SPRINGFIELD, Ill. - The Illinois Department of Public Health has filed emergency rules to make Gov. J.B. Pritzker's recent executive order regarding schools less vulnerable to legal challenges.
Most of the language in the IDPH rules is identical to the executive order Pritzker filed late Friday. However, the department deleted any references to "modified quarantine" in previous guidance. That previously allowed students to continue in-person learning after coming in contact with someone who had COVID-19.
Attorney Tom DeVore won several cases stating schools couldn't put any student under quarantine without a court order.
Attorney Brian Bare says by deleting "modified quarantine", IDPH is sending a message to the courts that they did not agree with DeVore's interpretation of their previous regulations.
The new rules clarify that school districts don't need court action to require testing, masks, or excluding students and school personnel.
"By making it clear that these types of things can happen without a court order or without an order from the county health department, that makes it much easier for schools to continue to operate in accordance with the executive orders and the guidance form the State Board of Education," Bare said.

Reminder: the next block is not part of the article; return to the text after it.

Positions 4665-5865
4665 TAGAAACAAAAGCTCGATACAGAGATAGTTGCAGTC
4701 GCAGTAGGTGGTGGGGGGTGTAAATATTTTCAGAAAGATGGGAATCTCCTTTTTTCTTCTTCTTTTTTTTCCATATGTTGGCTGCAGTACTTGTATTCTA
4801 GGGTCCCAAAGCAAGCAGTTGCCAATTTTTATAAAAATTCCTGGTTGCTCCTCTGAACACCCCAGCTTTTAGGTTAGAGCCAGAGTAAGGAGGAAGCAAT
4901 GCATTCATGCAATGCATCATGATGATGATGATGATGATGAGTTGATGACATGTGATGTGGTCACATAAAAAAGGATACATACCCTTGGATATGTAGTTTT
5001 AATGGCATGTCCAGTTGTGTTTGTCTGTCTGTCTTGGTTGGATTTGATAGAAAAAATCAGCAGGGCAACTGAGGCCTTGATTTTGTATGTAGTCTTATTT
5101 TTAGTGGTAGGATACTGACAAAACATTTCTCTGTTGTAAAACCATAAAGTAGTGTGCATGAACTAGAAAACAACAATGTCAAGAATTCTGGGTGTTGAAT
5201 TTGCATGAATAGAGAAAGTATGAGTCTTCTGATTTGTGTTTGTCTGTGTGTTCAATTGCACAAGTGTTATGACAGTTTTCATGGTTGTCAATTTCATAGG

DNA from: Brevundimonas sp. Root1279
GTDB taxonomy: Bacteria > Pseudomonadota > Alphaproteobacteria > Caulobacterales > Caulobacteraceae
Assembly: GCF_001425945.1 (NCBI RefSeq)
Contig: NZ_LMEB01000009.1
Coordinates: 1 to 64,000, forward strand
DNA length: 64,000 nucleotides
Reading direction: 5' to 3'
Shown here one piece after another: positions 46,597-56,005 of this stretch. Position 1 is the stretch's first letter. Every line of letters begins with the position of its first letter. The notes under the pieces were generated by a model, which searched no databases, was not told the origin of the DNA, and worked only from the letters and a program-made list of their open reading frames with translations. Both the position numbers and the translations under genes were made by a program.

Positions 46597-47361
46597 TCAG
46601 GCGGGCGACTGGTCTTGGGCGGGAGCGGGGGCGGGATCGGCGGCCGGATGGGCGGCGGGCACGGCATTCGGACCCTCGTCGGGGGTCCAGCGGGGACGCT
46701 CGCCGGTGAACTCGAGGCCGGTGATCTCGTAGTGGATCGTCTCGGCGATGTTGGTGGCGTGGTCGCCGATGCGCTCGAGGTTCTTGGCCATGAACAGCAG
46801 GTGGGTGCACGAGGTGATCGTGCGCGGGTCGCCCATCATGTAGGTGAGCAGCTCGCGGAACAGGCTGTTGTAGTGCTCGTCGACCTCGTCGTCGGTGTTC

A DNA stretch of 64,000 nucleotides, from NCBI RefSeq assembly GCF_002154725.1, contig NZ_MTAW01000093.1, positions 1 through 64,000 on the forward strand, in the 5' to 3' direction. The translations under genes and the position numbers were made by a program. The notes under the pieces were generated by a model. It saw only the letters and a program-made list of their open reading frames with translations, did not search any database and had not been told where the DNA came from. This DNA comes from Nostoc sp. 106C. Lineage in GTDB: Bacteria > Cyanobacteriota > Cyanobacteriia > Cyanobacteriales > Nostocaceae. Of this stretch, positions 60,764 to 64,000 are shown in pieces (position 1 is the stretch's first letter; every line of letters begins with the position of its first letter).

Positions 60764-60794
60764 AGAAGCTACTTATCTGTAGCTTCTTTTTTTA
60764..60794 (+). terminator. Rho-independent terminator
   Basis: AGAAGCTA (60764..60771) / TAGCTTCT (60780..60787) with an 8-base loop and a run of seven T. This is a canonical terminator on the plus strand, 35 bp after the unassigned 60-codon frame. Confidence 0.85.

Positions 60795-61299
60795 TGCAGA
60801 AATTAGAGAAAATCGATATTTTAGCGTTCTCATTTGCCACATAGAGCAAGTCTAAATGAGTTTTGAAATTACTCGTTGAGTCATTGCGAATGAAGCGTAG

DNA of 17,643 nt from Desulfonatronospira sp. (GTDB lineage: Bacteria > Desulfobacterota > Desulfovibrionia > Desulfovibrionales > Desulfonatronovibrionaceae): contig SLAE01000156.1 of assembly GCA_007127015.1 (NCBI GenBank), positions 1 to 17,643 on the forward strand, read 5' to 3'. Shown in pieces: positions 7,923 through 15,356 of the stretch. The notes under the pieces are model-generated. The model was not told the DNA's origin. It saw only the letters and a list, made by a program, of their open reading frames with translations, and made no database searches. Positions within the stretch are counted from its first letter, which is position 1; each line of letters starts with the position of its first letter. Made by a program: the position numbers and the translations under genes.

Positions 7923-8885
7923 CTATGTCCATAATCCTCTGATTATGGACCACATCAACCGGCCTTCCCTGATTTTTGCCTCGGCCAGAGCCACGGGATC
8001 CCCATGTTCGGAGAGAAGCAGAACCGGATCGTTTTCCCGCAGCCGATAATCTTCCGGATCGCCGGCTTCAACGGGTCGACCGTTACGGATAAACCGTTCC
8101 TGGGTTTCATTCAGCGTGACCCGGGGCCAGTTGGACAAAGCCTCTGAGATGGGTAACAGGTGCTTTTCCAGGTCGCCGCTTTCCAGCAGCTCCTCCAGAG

Helping school districts and local health departments
Bare says students still have the option to stay out of school for 14 days if they opt-out of testing. The same rule applies to teachers and other school staff. Although, anyone refusing COVID-19 tests should receive a written notice explaining the reasoning for isolation or quarantine. Schools must make remote learning available for excluded students, according to Pritzker's executive order.
Bare says most school districts are trying to comply the best they can. He notes the new rules will make this an easier process.
"This gives them some tools to help when dealing with employees, when dealing with parents who maybe are not in agreement with the mandates that we have seen issued already," Bare said.
The rules also state IDPH or local health departments may administer vaccines or medications to prevent the spread of contagious or infectious diseases. This currently only applies to people required to get vaccinated for work or higher education.
IDPH also explains people can still refuse to receive vaccinations. People refusing to receive COVID-19 vaccinations would also find themselves subject to quarantine or isolation.
"Nothing in this Section shall be construed to limit the ability of schools, employers, or other institutions, to require vaccinations or to exclude individuals who do not conest to vaccination consistent with applicable law," IDPH wrote.
IDPH filed the emergency rules with the Secretary of State's Office on September 17. The rules will stay in effect for 150 days. Although, the department could decide to make changes to the rules at a later date. They would then appear before the Joint Committee on Administrative Rules.